HyperWriter was reviewed as: "A hypertext authoring tool with audio and video capabilities and a limited scripting language."
Spinnaker Plus 2.0 was reviewed as :"A hypertext programming environment for developing and running custom information management applications." Although no more information than this is known, it appears from the review that Spinnaker is more of an application generator program than a "true" hypertext product.
Transtext was reviewed as: "A word processor that lets you create hypertext links to many other commercially available applications." Nothing further is known of this product, however, the review seems to indicate that unidirectional links out of the product may be established, which probably simply cause the launching of existing commercially available applications, simply passing them user-specified parameters.
In addition, KnowledgePro by Knowledge Garden, Inc., was reviewed in the November 1989 issue of Concepts & Issues, referenced above, as: ". . . while some skill in programming is useful in becoming familiar with the product, its developers claim such skill is not a prerequisite to learning the program . . . a programming environment that combines an expert system generator with hypertext . . . It can read external files, call external programs, and be extended by routines written in other languages." In addition, the review also suggests that the programming environment/expert system generator combination could yield some sophisticated searching capabilities. However, nothing more specific is known either about the search capabilities or the degree of openness contained in the product.
It is therefore an object of the present invention to provide a set of system linking services, which enable applications (presenters) to seamlessly and easily incorporate hypertext/hypermedia capabilities in an open system architecture, as well as automatically provide end users with a consistent hypermedia interface which is completely managed by the underlying linking services and not the presenter itself.
It is a more specific object of the invention to provide a consistent set of menus and dialog boxes for client applications which are built by the hypermedia system independent of the applications.
It is yet another object of the invention to provide an end user with a link marker facility to identify the location of one or more links at a given point in a document.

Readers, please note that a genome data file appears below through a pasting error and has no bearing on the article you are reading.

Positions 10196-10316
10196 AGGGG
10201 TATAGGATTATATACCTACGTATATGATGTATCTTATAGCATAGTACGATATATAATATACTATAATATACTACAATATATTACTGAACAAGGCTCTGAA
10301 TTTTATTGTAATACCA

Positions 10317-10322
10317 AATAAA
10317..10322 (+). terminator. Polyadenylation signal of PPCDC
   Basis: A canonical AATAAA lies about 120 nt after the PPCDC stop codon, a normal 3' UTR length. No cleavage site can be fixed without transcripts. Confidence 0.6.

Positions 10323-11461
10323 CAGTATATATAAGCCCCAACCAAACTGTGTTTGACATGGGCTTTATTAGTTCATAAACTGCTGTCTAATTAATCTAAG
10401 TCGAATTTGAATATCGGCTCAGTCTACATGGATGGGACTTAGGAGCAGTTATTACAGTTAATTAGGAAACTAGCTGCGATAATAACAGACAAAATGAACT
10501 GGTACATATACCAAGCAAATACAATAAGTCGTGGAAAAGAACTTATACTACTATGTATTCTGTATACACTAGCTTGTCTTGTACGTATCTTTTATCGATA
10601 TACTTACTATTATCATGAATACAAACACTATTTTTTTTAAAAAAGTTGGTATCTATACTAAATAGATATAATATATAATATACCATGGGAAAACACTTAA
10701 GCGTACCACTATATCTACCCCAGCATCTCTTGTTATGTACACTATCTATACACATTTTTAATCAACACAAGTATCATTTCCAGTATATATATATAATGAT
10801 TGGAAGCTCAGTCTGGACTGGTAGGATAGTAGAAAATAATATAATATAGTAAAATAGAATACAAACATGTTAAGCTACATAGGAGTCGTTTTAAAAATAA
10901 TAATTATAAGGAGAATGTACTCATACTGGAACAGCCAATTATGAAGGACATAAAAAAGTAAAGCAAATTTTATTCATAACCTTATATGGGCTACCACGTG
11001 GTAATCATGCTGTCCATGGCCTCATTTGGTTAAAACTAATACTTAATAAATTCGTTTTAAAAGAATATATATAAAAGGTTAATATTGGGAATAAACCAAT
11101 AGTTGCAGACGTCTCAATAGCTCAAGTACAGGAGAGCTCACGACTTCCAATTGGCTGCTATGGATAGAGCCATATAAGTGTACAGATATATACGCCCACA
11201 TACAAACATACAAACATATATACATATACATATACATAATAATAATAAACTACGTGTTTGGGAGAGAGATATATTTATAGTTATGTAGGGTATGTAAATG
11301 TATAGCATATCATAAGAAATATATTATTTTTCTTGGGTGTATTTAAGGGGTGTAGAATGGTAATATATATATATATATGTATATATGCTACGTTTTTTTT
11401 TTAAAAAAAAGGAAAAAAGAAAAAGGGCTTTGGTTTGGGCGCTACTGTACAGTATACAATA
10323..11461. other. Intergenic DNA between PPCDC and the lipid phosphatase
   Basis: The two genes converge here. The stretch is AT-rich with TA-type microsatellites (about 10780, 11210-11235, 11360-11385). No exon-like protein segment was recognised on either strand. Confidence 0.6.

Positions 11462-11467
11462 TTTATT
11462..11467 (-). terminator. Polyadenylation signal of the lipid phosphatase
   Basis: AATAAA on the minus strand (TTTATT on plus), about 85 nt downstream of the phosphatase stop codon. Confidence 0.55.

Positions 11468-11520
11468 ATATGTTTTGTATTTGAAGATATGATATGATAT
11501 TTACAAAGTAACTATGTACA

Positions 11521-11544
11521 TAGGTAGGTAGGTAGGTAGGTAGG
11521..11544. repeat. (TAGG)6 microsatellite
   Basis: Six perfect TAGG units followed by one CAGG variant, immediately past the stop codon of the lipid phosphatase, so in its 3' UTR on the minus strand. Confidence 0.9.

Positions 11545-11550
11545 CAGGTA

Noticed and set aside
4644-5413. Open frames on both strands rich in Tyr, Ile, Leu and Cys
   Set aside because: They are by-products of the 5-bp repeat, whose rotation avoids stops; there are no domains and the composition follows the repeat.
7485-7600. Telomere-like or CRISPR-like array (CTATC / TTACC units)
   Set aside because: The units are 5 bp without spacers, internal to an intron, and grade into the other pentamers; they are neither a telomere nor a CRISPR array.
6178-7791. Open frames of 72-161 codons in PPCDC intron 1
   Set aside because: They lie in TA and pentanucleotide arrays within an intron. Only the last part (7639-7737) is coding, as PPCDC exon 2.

It is still another object of the invention to provide an invisible or transparent windowing procedure of general utility.
According to the invention, an end user interface management provides a consistent end user interface across all client applications for hypermedia menus, dialog boxes, mouse processing, and link marker display management. These facilities not only provide for the appearance of these notions, but also result in the execution of code to semantically satisfy the end user's request. One of the primary methods of interaction between an end user and a program (in a GUI environment) is through the use of menus. Menus, therefore, become a primary vehicle through which an end user accesses a program's functionality. In most applications, menu management is an arduous task, often producing an inconsistent EUI across applications. The menu support provided by LMS solves this problem by managing the building and maintenance of menus. LMS will also perform all functions contained within the menu without requiring any client application involvement.
The foregoing and other objects, aspects and advantages will be better understood from the following detailed description of a preferred embodiment of the invention with reference to the drawings, in which:
FIG. 1 is pictorial representation of a personal computer;
FIG. 2 is a system block diagram of the personal computer shown in FIG. 1;
FIG. 3 is a functional block diagram of the link manager services implemented on the personal computer shown in FIGS. 1 and 2;